Sure there were some very real feasibility aspects to that, with teams across Canada playing different kind of schedules and not actually having a squad of players for parts of the year. Then there’s the risk of a hammering or two being handed out, but we’ve just seen a 9-0 shellacking of a team in a major English cup semi-final, so things happen.
Realistically, most of these teams are not going to go too deep into the competition, so concerns over whether a team like TSS Rovers would have a squad to play in the Champions League don’t really come into play. And if it did, you can be damned sure they’d get one!
Hopes were somewhat raised for a proper Canadian ‘Open Cup’ when the CSA allowed the winners of the Première ligue de soccer du Québec (PLSQ) and League1 Ontario into the 2018 competition, and with the Canadian Premier League starting this year, we knew that the Canadian Championship would now have a much larger field.
The dream was that the CSA would take this opportunity to also allow in Canada’s five USL League Two (formerly PDL) teams, maybe even the Challenge Trophy winners. But the realistic expectations were that it would comprise of the just the 13 teams – the three MLS sides, Ottawa Fury, the L10 and PLSQ champs, and the seven new CPL teams. That’s what we got. Not ideal, but a start, and certainly far better than what we’ve had for years.
Now there were a couple of ways that the CSA could have formatted this year’s Canadian Championship. For me there were really two main possibilities – keep it regional with an East/West split, for the early rounds at least, or have the 10 non-MLS teams play in the first round, before the five winners moved on to play the MLS sides in the second.
The former would have been great for fans, throwing up some great local rivalries and atmospheres from the travelling support. Who wouldn’t want to see Pacific FC take on the Whitecaps? The big issue with a format like this though is the advantage it would give the ‘Caps. The West would be far weaker than the East, who would have three already established professional teams. That would just never fly and makes it unworkable for now.
So surely that could only leave one sensible avenue – a first round of 10 teams to provide a second round of eight. Clear, simple, fair, easy to understand. Common sense. But not so fast.
Instead the CSA have come up with this ridiculous convoluted format:
Yes, you’re reading that right. There’s six teams in round one and six teams in round two, before Ottawa and two of the MLS teams enter in round three, another six team round, and Toronto FC get a bye to the semis.
The PLSQ and L10 champions will be in round one, with four of the seven new CPL teams. Three CPL sides get a bye to the second round. The criteria for deciding those – date of membership of the CSA! FC Edmonton have obviously been around for a while and took a year off, while Forge FC and Valour FC became members in 2017.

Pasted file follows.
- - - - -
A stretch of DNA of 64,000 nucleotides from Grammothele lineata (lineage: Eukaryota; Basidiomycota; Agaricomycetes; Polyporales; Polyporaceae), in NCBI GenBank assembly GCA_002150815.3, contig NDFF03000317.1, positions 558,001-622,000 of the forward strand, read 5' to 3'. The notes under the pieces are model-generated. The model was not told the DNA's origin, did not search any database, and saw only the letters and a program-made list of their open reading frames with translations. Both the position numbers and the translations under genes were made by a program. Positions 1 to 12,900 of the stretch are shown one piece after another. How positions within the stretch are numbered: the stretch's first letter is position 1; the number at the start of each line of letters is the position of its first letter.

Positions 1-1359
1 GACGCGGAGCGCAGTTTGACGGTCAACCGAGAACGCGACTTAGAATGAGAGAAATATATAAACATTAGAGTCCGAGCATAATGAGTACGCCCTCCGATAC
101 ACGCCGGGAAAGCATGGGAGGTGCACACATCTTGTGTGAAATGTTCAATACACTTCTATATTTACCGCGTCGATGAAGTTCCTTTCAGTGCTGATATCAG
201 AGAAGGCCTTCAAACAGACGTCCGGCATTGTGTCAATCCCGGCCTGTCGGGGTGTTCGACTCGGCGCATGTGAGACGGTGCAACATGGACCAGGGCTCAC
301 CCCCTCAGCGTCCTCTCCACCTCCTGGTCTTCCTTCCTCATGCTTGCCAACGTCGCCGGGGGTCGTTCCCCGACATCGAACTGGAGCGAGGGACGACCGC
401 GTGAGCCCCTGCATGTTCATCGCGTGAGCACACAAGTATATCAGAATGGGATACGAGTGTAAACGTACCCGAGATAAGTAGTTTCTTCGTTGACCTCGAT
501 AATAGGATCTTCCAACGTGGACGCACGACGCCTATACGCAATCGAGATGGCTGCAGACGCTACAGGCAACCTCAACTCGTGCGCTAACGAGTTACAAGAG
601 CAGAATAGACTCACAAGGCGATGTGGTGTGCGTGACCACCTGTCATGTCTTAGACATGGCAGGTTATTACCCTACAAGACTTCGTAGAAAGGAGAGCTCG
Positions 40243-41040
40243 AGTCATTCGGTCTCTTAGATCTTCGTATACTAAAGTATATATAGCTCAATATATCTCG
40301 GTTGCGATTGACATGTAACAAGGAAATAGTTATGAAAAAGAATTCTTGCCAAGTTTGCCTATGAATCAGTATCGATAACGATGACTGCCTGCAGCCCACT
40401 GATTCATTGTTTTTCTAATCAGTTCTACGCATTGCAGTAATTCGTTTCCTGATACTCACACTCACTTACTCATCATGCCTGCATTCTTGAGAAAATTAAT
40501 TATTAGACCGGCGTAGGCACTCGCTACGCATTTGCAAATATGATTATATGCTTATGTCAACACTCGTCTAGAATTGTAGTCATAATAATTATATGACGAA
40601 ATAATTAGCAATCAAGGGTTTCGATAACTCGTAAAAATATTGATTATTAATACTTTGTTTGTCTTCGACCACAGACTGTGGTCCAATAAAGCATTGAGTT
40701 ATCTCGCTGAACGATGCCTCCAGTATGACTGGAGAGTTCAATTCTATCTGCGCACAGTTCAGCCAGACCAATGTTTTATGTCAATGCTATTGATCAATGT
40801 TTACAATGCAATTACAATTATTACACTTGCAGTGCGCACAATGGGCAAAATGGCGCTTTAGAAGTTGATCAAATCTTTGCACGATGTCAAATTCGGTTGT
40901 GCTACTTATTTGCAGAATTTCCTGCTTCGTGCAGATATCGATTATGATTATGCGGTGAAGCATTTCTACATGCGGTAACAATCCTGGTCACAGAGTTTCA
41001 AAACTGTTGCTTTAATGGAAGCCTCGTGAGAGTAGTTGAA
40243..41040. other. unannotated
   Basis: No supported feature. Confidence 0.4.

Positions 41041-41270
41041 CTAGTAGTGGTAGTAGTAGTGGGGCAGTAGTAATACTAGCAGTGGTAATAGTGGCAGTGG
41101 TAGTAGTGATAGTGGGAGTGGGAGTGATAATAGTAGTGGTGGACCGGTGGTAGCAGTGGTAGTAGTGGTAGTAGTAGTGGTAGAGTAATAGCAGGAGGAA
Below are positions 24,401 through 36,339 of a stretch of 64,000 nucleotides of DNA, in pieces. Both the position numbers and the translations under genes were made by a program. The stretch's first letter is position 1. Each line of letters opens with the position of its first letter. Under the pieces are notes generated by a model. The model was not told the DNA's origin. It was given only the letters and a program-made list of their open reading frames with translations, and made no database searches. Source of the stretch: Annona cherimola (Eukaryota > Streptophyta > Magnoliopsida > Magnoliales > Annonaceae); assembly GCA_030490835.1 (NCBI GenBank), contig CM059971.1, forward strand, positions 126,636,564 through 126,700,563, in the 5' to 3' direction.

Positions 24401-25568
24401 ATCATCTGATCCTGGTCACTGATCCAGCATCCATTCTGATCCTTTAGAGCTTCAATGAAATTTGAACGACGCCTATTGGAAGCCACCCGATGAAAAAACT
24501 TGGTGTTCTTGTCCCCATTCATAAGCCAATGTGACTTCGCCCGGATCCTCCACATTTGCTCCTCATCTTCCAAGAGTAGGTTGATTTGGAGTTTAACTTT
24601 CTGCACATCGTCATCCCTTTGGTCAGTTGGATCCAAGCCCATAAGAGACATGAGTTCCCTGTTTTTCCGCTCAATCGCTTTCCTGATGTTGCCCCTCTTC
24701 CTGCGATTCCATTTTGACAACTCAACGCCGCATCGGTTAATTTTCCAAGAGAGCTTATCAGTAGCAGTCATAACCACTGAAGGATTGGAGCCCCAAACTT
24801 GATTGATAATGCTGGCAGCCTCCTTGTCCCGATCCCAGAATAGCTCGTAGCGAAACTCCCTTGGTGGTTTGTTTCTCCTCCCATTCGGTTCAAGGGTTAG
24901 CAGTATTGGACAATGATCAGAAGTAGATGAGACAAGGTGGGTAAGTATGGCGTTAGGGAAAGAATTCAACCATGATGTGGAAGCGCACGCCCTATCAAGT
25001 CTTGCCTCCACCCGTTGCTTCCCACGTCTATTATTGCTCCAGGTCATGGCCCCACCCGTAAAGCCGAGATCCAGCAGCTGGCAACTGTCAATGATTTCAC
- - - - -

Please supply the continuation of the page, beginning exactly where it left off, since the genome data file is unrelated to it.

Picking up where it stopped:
Toronto FC get a bye to the semis as defending champions. In some sense, yes, that’s a nice reward, but it another it’s just help create this farcical format.
Each round will be home and away. I was more hoping we’d get a straight knockout akin to the US Open Cup, keeping the number of games down and hopefully seeing the MLS clubs put out their strongest side. Straight knockout matches are what cup football is all about. It builds the excitement of an anything can happen scenario.
A big complaint about cup football is that there are too many matches. If Cavalry FC, for example, were to make the final, they’d have played ten matches in the competition. That’s way too much. Even a run to the semis for one of these teams means eight matches in addition to their league campaign.
If the Whitecaps or Impact make the final, they’ll be playing six games. During a gruelling summer period of MLS. So yeah, good luck seeing them put out strong line-ups. I genuinely don’t think they care about lifting a trophy and Champions League qualification enough to change their prioritising of this competition.
It’s all just creating unnecessary matches, fixture congestion, and complicating what should have been a very easy format.
What a missed opportunity by the CSA to create something special. They had the chance to have a truly national cup competition, open to all. To build some excitement and potential cup shocks with a straight knockout tournament. Instead we’re stuck with a fixture heavy, overly long mess, that will soon see many lose interest in it in some quarters and then gather little interest in it till later on in others. This is not how you get people excited about cup football.
Mind boggling stuff. The more things change, the more things stay the same it seems at the CSA.
Oh well, there’s always 2020.